This car could be regarded as a 'barn find.' The previous owner had acquired the car in 1961, but never registered it and had driven it less than 500 miles until the current owner acquired it in 2006. It is one of two Sedanca-bodied Phantom IIIs by Binder and was originally owned by Marquis de Villeroi and driven with the Marquis and King Karel Roman. The Marquis de Villeroy, Paris, France was an industrialist and uncle of Monsieur von Boch (Villeroy & Boch) and was married to Marquise Suzanne.
Body number 5916 with right-hand drive is powered by a V12 engine and a four-speed manual transmission. Shipped from London to France in 1937 onboard the SS Mallard, it was dispatched to Franco Brittanic Automobiles and bodied by Henry Binder Coachbuilder (one of two Sedanca de Villes). It returned to England later in 1937 where it remained for the duration of the war. Sometime between the late 50s and early 60s it was shipped to New York by an American serviceman.
Chassis Num: 3 AZ 226
Engine Num: N 14 M
Sold for $36,300 at 2014 Bonhams
This Hooper-bodied Phantom III Enclosed Limousine was delivered to its first owner, Sir Walter Rea of London, in January 1937 after its coachwork had been completed. The car was finished in beige and black with grey cloth in the rear passenger compartment and black leather in front, and fitted with a center privacy divider. The Phantom III received UK registration number DGT 369, a plate which it still wears to this day.
Its next recorded owner as of September 1949 was noted as A.E. Satchell Esq., of Cadogan Square, London. The interim history is not known; at some point the Rolls-Royce came to the United States and into the care of Ted bacon of Minden, Nevada.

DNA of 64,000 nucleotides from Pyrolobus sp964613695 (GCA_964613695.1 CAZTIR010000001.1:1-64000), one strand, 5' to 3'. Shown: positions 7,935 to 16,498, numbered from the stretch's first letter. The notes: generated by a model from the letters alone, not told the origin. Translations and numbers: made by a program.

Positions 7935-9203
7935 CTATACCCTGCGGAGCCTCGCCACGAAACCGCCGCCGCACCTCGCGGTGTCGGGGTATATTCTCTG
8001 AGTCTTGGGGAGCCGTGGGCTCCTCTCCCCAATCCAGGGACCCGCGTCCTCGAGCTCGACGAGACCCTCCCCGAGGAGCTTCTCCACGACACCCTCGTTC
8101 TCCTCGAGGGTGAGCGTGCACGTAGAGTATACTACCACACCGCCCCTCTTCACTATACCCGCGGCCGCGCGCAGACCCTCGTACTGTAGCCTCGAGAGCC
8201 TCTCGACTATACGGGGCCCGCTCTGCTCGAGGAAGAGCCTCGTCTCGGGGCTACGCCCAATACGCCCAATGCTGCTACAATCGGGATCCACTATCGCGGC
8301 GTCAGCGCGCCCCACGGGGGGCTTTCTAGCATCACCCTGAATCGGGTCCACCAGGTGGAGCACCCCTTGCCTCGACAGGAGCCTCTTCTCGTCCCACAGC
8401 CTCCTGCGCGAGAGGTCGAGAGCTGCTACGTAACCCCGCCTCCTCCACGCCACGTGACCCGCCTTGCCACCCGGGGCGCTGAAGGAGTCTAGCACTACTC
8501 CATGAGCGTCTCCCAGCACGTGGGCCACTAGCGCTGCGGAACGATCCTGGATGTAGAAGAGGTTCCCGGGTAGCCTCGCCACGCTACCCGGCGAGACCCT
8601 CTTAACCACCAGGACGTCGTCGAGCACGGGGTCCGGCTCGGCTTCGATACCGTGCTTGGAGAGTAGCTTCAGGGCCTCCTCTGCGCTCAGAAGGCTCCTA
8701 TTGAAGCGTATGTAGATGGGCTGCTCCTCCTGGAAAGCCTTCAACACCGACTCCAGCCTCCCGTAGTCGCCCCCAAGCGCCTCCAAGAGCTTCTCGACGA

The car remained in the Bacon collection for many years until recently being donated to Reno's National Auto Museum. The car has received a repaint in the current yellow and black scheme many years ago. The car retains its original matching-numbers engine and many original finishes.By Daniel Vaughan | Jan 2014
The Rolls-Royce Phantom III, introduced in 1936, had a brand new aluminum-alloy 7.32-liter, V12 engine to compete with the V16 Cadillac and V12 Hispano-Suiza. A total of 727 Phantom IIIs were built between 1936 and 1939, and many have survived, including this example with a 3 position drophead body by Gurney Nutting. Gurney Nutting was the coachbuilder of choice for much of British high society; customers included the Prince of Wales and the Duke of York, which helped the firm gain a Royal Warrant in the early 1930s. Upon its completion, this Phantom III was sold by Rolls-Royce London dealer H.R. Owen to Harry Primrose, the 6th Earl of Rosebery, who kept the car until 1953. The car then made its way to Australia, the United States and Germany. Its current owner acquired it in 2012 and commissioned a full restoration by P&A Wood. Its first time being seen in the United States in two decades was at the 2016 Pebble Beach Concours d'Elegance.